based and few operated on-line.
- In 2 of the three cases where the district itself was an SES provider, it
enrolled the "lion's share" (49 and 76 percent) of all participants.
- Private providers generally insisted on a minimum enrollment before
working in a district - and small and rural communities were poorly served
by private providers.
Digging deeper into the report, more interesting findings emerge - these involving participation rates. At first glance, the numbers look gloomy; in seven of the nine districts, fewer than 15 percent of eligible students received services. That sounds terrible, right? But those numbers are misleading indicators of
Michael J. Petrilli / October 13, 2005
Center on Education Policy
The Center on Education Policy (CEP) has produced plenty of good work recently, especially on the implementation of the No Child Left Behind Act and on high school exit exams (see here and here). But CEP's report on the "good news" in education falls short. The authors claim they will "dispel common misconceptions about public schools," but in fact they create misperceptions of their own. To be sure, there is good news in American education, and you can find it sprinkled among the report's 24 "indicators": math achievement is up, reading achievement is up for fourth-graders, and more young adults are completing four-year college degrees. But most of the indicators either measure dubious inputs or don't tell the full story. Is it good news that "pupil-teacher ratios are falling" or that "public school enrollments are growing faster than private school enrollments"? Should we celebrate the fact that, "in other academic subjects [writing, science, U.S. history, and geography], achievement has improved or stayed the same," when the "improvements" are miniscule and the starting points were in the cellar? And in light of recent, and well-placed, anxiety about America's competitive posture in the world, thanks to embarrassing scores on international math, reading, and science tests, it seems a bit boosterish to declare, "U.S. students outscore other countries in interpreting civic information." To its credit, CEP does include - albeit in small print -
Chester E. Finn, Jr. / October 13, 2005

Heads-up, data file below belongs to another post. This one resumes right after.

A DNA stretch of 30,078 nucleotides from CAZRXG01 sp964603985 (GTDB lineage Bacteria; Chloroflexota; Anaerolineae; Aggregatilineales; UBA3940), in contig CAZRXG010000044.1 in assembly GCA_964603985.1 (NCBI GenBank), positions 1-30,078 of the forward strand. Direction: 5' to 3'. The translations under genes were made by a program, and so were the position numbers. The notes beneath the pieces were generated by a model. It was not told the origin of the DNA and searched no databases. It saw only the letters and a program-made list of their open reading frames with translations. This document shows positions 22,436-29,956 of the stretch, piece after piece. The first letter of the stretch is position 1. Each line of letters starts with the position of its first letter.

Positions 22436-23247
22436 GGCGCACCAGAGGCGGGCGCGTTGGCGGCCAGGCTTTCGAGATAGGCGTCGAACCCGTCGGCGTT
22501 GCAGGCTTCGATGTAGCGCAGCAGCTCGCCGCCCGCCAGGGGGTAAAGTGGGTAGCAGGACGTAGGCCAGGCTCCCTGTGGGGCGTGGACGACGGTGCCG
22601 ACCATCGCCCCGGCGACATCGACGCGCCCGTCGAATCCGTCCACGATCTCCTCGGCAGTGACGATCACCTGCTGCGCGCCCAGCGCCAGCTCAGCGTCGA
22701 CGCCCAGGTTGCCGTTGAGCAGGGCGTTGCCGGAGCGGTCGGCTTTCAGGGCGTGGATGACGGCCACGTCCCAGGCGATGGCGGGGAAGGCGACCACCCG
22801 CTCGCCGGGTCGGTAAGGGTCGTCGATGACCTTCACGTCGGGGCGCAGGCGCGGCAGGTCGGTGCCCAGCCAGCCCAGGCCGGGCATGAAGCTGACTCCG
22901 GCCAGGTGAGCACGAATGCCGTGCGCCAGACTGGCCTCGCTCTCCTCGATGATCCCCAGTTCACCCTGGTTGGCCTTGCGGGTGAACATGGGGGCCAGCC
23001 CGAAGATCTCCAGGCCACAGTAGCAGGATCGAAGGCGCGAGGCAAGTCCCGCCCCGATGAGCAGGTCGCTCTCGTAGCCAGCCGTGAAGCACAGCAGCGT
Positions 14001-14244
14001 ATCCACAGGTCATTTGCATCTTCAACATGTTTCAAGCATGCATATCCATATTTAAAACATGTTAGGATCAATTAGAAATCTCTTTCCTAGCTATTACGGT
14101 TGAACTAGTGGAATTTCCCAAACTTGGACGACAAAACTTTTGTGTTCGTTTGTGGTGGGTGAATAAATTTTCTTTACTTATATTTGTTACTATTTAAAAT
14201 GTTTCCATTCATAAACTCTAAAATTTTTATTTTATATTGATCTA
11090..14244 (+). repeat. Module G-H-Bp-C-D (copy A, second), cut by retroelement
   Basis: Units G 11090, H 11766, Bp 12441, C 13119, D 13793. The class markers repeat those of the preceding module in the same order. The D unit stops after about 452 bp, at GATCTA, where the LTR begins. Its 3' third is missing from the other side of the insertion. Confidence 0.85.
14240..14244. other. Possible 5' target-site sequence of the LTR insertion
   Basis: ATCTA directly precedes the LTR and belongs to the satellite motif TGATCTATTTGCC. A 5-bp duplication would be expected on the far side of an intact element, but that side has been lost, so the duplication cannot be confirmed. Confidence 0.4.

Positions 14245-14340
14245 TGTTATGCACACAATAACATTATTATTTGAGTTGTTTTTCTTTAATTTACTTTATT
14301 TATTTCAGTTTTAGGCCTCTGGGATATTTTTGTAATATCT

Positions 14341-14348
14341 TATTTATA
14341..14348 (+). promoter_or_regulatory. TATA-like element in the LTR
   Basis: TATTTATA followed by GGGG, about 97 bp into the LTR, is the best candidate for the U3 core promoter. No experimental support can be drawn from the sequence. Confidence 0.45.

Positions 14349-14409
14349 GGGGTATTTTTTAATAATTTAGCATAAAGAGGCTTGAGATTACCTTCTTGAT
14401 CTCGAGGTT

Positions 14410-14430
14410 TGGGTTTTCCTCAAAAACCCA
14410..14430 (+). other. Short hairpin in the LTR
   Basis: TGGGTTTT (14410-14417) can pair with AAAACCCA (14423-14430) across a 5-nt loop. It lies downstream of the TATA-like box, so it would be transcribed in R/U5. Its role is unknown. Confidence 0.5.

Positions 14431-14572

Sara Mead, Progressive Policy Institute
October 4, 2005
The latest in a fine series of PPI profiles of state-level charter school programs, this one has already kicked up a cloud of dust in the nation's capital. That's because author Sara Mead raises doubts about the District board of education's effectiveness as one of two school authorizers. (She mostly praises the other one, the Public Charter School Board, on which serves PPI president Will Marshall, though she notes that its paperwork and reporting requirements are excessively burdensome on the schools.) If the board of ed "is not committed to being a quality authorizer," she writes, "its authority to issue charters should be revoked." "I take great umbrage with this report," replied the board's vice president. Still, the district has two authorizers, which is 100 percent more than a lot of places, and it has a lot of charter schools enrolling a lot of kids. Unfortunately, not all is well with those schools. Mead emphasizes the charter sector's overall weak academic performance, noting that the district has some terrific charters but also some abysmal ones - including some that should, but haven't been, shut down. Facilities is the other big challenge on which she focuses. Despite some special funding for this purpose, most D.C. charters operate in shabby quarters, and they've been effectively denied access to the school system's many surplus buildings. Mead concludes with insightful reflections on the problems associated with the large